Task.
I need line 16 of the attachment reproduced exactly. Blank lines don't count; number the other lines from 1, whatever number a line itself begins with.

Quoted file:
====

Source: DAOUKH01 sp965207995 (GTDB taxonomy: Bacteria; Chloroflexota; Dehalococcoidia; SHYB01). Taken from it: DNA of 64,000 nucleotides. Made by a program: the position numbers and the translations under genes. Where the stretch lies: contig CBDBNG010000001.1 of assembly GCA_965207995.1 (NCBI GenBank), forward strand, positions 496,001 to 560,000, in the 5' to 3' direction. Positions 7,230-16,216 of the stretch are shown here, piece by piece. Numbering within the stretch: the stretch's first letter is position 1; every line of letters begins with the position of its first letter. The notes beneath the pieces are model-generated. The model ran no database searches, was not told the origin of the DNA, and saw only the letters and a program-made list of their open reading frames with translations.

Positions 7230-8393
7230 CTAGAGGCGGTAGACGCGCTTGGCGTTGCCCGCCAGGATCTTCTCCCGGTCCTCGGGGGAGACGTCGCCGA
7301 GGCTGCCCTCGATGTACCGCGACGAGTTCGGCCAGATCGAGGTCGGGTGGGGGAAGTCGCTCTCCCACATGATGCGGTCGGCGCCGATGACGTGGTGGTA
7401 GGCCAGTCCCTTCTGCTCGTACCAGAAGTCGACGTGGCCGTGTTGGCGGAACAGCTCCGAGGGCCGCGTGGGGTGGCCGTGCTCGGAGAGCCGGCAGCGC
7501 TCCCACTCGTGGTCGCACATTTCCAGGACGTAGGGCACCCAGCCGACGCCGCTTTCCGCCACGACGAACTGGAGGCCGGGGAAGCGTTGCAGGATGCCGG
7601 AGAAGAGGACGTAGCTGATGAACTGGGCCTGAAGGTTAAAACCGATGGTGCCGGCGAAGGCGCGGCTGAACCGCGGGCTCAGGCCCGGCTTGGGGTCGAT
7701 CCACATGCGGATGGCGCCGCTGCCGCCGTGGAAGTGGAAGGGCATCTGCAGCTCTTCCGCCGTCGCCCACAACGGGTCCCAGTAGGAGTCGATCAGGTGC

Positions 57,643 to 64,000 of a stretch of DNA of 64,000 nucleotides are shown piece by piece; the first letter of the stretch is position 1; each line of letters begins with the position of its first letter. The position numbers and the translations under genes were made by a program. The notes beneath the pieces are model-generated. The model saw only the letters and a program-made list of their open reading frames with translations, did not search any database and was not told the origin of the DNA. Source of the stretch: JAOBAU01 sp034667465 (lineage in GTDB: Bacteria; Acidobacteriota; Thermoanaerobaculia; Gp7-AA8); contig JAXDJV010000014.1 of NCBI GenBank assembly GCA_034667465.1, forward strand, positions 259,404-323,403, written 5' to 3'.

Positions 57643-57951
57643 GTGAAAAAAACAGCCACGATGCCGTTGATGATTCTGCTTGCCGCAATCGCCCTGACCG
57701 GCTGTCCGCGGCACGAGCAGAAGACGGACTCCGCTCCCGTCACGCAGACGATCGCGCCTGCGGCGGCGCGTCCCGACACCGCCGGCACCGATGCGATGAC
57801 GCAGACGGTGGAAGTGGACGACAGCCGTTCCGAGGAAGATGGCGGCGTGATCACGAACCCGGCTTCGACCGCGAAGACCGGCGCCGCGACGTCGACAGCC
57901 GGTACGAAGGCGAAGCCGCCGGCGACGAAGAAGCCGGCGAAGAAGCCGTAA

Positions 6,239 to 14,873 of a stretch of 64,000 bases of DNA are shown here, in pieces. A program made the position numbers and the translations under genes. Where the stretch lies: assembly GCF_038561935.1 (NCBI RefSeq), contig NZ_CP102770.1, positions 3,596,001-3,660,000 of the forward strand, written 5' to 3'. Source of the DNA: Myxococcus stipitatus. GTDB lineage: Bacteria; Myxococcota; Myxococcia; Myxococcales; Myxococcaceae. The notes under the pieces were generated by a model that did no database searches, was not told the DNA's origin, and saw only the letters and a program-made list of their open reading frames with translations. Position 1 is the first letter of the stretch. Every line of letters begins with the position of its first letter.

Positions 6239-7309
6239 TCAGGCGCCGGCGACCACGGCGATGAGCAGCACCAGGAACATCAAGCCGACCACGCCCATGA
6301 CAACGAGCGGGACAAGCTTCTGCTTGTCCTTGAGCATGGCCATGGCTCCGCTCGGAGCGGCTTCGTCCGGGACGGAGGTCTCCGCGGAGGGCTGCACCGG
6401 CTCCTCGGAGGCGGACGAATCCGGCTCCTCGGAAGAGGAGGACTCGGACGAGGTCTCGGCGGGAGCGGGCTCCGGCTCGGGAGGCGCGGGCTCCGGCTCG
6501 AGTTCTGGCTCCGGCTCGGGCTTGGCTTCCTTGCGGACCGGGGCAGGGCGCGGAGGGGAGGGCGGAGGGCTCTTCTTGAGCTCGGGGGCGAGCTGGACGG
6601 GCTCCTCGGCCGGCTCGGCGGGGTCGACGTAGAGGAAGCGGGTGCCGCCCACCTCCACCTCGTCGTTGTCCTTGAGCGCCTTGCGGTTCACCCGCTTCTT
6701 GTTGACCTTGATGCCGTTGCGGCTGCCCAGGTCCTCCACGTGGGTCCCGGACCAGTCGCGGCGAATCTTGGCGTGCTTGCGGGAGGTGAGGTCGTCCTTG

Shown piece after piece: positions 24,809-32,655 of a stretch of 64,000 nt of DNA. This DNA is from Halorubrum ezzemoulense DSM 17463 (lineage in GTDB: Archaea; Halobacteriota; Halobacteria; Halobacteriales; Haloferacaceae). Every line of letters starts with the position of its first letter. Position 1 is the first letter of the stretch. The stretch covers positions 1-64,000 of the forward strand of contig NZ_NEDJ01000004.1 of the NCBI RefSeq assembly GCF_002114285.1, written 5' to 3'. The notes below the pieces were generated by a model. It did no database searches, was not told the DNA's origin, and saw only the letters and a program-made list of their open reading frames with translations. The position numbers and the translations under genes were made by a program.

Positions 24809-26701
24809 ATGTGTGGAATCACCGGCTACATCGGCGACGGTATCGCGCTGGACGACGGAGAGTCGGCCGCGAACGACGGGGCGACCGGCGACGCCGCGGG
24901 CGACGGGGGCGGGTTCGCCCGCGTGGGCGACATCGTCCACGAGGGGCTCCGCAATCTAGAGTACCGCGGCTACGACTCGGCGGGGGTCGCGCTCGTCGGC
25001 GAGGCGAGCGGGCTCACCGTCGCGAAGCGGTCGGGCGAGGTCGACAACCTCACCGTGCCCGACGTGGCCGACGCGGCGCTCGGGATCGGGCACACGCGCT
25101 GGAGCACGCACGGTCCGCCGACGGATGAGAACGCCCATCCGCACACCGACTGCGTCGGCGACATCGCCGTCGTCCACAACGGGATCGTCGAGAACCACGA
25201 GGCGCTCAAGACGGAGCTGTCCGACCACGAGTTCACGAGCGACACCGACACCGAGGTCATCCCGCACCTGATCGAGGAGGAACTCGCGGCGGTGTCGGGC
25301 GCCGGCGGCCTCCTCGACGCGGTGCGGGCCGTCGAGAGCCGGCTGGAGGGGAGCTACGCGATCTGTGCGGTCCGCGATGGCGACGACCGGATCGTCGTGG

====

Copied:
Positions 6239-7309